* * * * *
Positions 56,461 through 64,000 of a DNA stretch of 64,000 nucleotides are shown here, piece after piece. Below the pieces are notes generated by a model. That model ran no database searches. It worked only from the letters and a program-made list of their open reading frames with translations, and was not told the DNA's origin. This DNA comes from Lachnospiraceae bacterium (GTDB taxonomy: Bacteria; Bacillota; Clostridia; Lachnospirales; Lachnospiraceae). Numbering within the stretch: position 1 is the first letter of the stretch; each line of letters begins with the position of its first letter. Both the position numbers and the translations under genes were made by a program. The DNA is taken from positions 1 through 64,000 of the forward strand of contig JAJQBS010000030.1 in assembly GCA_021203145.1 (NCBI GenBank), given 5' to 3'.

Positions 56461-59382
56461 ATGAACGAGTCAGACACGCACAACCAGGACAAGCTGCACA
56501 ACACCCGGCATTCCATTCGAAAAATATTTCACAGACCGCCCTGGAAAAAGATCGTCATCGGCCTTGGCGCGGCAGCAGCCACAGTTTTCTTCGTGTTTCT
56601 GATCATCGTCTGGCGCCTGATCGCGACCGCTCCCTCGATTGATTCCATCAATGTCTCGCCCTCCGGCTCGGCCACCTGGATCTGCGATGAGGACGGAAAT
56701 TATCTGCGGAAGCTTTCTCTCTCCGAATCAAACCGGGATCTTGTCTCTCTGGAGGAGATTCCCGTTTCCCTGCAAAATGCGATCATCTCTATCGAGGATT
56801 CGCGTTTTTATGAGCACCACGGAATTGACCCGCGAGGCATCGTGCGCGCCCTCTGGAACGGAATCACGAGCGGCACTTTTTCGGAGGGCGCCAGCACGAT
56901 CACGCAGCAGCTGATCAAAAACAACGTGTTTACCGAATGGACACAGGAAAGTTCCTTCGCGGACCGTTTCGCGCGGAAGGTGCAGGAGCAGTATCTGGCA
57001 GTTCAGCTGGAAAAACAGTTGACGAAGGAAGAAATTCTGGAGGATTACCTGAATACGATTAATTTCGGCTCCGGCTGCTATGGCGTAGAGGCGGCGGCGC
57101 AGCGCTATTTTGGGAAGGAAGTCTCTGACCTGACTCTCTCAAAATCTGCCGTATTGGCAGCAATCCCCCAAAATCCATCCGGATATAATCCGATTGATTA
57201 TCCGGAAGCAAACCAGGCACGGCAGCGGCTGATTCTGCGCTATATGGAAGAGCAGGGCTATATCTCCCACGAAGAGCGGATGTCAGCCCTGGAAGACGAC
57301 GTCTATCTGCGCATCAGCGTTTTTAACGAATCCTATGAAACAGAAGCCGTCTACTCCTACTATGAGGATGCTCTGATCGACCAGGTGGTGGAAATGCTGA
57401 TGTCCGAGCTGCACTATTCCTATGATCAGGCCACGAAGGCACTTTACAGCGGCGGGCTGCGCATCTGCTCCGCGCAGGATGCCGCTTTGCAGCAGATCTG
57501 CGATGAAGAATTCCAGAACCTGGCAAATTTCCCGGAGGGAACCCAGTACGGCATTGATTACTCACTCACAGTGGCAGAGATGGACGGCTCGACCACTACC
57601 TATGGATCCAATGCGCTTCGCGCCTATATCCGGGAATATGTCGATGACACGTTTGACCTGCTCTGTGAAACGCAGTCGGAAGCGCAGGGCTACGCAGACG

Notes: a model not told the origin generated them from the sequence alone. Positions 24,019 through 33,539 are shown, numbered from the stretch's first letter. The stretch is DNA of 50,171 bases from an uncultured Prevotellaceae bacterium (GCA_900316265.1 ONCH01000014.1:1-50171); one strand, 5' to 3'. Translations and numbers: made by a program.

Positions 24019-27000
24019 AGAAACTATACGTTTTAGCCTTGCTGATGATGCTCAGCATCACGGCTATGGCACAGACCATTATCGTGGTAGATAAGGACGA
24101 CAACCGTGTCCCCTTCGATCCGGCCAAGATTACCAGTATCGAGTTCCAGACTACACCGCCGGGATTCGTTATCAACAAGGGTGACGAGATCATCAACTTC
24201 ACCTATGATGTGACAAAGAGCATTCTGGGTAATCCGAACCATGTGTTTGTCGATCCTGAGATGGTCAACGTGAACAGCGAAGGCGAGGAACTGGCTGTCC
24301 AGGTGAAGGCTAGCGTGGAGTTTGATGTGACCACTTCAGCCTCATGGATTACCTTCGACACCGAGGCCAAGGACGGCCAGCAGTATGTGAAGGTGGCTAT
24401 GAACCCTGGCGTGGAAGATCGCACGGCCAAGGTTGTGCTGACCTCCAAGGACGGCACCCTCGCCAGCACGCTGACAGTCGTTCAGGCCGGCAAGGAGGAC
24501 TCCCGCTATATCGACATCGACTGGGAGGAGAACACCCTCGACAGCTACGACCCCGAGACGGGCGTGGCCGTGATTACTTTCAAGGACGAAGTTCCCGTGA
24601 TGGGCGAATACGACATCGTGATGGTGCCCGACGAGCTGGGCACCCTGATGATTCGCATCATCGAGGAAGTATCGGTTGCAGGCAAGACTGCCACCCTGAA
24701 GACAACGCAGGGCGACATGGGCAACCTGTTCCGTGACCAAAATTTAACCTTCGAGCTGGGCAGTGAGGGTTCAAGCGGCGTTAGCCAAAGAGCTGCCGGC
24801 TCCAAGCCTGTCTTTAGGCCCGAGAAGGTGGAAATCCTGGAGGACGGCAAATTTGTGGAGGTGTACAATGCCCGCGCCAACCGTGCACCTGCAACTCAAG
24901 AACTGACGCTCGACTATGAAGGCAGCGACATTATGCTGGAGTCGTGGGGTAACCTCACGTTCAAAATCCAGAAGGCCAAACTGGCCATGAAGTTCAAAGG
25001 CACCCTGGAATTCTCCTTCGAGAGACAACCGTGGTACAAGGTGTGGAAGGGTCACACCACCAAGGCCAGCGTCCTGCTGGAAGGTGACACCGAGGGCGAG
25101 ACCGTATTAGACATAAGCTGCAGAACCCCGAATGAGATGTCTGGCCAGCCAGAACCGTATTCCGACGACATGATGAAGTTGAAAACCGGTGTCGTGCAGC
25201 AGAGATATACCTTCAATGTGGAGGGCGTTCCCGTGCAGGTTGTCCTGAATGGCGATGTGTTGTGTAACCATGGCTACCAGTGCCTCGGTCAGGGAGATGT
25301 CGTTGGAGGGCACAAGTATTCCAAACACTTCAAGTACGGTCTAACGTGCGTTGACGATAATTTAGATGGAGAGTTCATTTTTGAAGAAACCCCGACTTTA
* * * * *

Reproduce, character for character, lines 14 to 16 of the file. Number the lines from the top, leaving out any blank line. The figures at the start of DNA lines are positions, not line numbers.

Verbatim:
57501 CGATGAAGAATTCCAGAACCTGGCAAATTTCCCGGAGGGAACCCAGTACGGCATTGATTACTCACTCACAGTGGCAGAGATGGACGGCTCGACCACTACC
57601 TATGGATCCAATGCGCTTCGCGCCTATATCCGGGAATATGTCGATGACACGTTTGACCTGCTCTGTGAAACGCAGTCGGAAGCGCAGGGCTACGCAGACG

Notes: a model not told the origin generated them from the sequence alone. Positions 24,019 through 33,539 are shown, numbered from the stretch's first letter. The stretch is DNA of 50,171 bases from an uncultured Prevotellaceae bacterium (GCA_900316265.1 ONCH01000014.1:1-50171); one strand, 5' to 3'. Translations and numbers: made by a program.